Mr. Hurd: To ask the Secretary of State for the Home Department what the average response time to an emergency call to the police was in (a) Ruislip-Northwood constituency and (b) the London borough of Hillingdon in each year since 1997. 
Her Majesty's inspectorate of constabulary (HMIC) collects target times for answering 999 calls and the percentage answered within that time at force level only. This data is published in HMICs annual report at http://inspectorates. homeoffice.gov.uk/hmic/about-us/annual-reports.html
9 Jan 2006 : Column 383W
Mr. Fraser: To ask the Secretary of State for the Home Department whether additional funding would be available from his Department to the Norfolk constabulary in the event of its merger with other forces. 
I announced details of the provisional police funding settlement for 200607 and 200708 on 5 December. As part of overall support for policing, I am proposing to take account of prospective force amalgamations when allocating capital grant over the coming two years.
Andrew Rosindell: To ask the Secretary of State for the Home Department how many applicants to the police force in each of the last five years had (a) an upper second or better degree, (b) a lower second or lower degree and (c) no A-level qualifications. 
|Educated to A-level Standard||2,039||35|
|Educated to GCSE Standard||1,697||29|
|No formal qualification||93||1.6|
Mr. Jenkins: To ask the Secretary of State for the Home Department what representations he has received from the Staffordshire police force concerning the proposed merger of police forces in the area. 
Hazel Blears: The Home Office has not received any such representations from forces or authorities for force amalgamations. The review announced by the Home Secretary in September is still under way. Final proposals from forces and authorities will be submitted by 23 December 2005. The Home Secretary's written ministerial statement on the 11 November 2005 sets out some emerging options across England and Wales. However, ultimately it will be a matter for the police authorities to determine which options are included in their final submissions.
Mr. Llwyd: To ask the Secretary of State for the Home Department what the evidential basis is for his Department's view that police forces of fewer than 4,000 officers are (a) less qualified to deal with organised crime and (b) less efficient than large forces; and if he will make a statement. 
(a) Forces with fewer than 4,000 officers generally do not have the capacity and capability to deal with level two crime including organised crime. Smaller forces can not usually create dedicated major incident teams to deal with organised crime. This is evidenced in work done by both Her Majesty's inspectorate of constabulary (HMIC) and independent experts.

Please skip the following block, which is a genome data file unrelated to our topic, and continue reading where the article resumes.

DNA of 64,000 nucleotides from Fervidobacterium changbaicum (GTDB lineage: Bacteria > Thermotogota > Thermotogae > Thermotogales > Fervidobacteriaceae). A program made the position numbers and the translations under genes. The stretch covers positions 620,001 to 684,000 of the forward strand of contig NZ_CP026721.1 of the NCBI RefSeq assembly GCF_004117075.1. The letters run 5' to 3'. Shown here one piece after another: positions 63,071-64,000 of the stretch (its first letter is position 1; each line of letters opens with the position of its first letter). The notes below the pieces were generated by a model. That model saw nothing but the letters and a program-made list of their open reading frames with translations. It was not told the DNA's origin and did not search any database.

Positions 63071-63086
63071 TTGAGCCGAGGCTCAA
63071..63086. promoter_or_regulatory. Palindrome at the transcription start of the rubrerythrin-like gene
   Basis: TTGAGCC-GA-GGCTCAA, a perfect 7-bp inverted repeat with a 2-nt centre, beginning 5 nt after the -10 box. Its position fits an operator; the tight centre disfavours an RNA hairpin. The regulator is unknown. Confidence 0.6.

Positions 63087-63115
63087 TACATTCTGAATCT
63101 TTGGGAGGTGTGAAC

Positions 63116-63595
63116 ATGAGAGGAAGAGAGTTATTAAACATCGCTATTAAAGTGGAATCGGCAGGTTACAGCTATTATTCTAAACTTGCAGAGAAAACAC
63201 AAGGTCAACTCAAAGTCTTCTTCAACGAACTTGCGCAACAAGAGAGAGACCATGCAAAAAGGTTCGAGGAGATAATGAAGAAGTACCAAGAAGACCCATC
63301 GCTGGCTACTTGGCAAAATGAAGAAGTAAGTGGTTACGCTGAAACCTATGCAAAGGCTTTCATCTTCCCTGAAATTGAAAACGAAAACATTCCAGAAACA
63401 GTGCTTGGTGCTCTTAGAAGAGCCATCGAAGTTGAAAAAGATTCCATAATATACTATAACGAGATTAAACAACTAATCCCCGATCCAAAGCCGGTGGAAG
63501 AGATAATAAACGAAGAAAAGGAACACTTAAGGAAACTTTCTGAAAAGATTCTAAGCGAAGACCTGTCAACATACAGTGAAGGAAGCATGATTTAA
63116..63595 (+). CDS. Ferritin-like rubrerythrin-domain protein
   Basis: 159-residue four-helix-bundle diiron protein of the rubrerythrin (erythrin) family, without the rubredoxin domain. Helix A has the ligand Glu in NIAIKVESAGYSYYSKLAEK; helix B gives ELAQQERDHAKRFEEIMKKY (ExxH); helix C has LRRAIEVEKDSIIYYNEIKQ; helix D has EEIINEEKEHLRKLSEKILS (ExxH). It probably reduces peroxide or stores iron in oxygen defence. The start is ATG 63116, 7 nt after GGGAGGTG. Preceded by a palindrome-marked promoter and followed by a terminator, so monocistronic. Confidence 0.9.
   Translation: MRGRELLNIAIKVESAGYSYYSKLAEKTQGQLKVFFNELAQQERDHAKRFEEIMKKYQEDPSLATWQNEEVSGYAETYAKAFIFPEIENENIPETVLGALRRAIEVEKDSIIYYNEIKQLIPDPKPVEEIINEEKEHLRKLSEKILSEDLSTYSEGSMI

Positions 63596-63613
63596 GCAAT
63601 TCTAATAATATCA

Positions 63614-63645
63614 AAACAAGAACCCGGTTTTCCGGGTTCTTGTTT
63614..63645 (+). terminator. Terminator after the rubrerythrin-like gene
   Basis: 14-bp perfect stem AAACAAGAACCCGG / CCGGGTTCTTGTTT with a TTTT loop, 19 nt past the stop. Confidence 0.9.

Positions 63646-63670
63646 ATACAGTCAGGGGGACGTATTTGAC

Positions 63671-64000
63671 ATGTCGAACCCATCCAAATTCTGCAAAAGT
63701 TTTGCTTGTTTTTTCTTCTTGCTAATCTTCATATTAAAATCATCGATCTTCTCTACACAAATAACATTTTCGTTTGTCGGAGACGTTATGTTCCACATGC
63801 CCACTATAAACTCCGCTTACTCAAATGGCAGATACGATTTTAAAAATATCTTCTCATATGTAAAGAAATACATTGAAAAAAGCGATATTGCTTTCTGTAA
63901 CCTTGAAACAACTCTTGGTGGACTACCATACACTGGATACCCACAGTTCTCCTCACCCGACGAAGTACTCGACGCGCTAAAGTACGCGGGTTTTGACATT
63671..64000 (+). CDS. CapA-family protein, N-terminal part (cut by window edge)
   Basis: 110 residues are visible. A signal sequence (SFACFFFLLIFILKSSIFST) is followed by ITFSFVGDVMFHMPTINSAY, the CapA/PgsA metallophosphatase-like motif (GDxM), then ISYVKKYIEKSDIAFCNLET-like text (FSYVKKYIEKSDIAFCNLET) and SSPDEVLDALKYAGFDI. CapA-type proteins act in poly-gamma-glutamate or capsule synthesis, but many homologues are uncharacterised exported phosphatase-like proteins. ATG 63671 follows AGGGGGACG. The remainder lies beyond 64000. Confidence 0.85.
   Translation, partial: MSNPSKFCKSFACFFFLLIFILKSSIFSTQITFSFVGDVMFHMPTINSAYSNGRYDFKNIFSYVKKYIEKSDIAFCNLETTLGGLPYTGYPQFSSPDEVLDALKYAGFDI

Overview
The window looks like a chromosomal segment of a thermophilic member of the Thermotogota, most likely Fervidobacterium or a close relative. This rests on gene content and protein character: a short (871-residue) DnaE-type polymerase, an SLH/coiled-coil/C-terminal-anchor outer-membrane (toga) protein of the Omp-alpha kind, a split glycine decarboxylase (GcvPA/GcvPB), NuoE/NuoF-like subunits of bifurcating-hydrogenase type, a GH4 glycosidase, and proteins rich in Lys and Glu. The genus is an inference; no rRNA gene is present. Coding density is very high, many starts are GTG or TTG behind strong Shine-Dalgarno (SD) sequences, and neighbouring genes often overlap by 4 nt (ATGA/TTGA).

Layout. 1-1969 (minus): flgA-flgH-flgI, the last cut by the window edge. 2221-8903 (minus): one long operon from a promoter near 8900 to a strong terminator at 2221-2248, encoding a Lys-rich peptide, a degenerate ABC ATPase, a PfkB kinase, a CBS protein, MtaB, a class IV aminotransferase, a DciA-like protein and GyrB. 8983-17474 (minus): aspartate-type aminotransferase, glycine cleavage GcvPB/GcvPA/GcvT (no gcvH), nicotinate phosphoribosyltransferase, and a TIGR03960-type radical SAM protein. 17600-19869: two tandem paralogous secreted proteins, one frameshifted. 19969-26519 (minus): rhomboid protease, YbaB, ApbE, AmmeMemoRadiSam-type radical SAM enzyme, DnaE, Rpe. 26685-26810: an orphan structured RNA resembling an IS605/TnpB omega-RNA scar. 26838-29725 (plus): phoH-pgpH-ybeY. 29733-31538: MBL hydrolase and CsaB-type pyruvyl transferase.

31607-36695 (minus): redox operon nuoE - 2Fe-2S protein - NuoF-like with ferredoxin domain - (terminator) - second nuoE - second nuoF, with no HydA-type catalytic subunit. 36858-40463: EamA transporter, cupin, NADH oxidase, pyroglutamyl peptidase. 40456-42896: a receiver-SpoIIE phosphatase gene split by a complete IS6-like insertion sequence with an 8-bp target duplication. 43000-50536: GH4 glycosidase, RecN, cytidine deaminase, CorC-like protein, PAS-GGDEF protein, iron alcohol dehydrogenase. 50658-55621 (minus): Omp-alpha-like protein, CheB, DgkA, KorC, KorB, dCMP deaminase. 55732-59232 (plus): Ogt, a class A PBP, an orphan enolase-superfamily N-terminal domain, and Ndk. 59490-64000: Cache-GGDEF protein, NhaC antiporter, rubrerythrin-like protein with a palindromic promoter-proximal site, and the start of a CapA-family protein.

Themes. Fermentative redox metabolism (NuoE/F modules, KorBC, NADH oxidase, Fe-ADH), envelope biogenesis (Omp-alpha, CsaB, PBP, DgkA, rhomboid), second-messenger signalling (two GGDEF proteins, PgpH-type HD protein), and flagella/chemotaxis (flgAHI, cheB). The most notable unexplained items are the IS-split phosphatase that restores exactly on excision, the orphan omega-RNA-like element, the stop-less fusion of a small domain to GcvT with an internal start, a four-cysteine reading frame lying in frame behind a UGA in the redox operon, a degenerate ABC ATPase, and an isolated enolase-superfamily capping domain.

(b) Creating strategic forces should ensure brigading of resources takes place, leading to savings and greater efficiency and effectiveness. Duplication of services such as fire arms team and dedicated murder investigation teams should be avoided. Larger forces should also be able to maintain their
Mr. Llwyd: To ask the Secretary of State for the Home Department what the evidential basis is for his Department's view that police forces of fewer than 6,000 employees are less efficient than those with higher manning levels. 
Hazel Blears: As part of Her Majesty's inspectorate of constabulary (HMIC) report work was done by independent experts who demonstrated that size is a major factor in determining whether a force can not only perform satisfactorily in protective services but also insulate against underperformance.
HMIC's analysis concluded there is clear and evident statistical data to demonstrate this. A minimum figure of between 4,000 and 5,000 could reasonably be expected to meet demand across the range of activities. The 4,000 figure was chosen as a starting point for restructuring. In light of the above forces with fewer than 6,000 staff simply do not have the critical mass to provide the necessary level of protective services.
Mr. Amess: To ask the Secretary of State for the Home Department what the cost of policing in Southend was in each of the last five years for which figures are available; and how much of the cost was met from (a) council tax and (b) central Government. 
Mr. Jenkins: To ask the Secretary of State for the Home Department what the average time was for a disclosure application to be processed by the Metropolitan Police in the last year for which figures are available; and how many disclosure applications are waiting to be processed by the Metropolitan Police. 
Hazel Blears: The average time taken by the Metropolitan Police Service to process a Disclosure application for the year November 2004 to October 2005 was 33.57 days. By 28 November 2005 the number of applications waiting to be processed had dropped to 79,575 applications. The Metropolitan Police have made a number of changes to their IT systems recently which has led to significant and ongoing improvements in the time they are taking to deal with Disclosures referred to them by the Criminal Records Bureau.
|Next Section||Index||Home Page|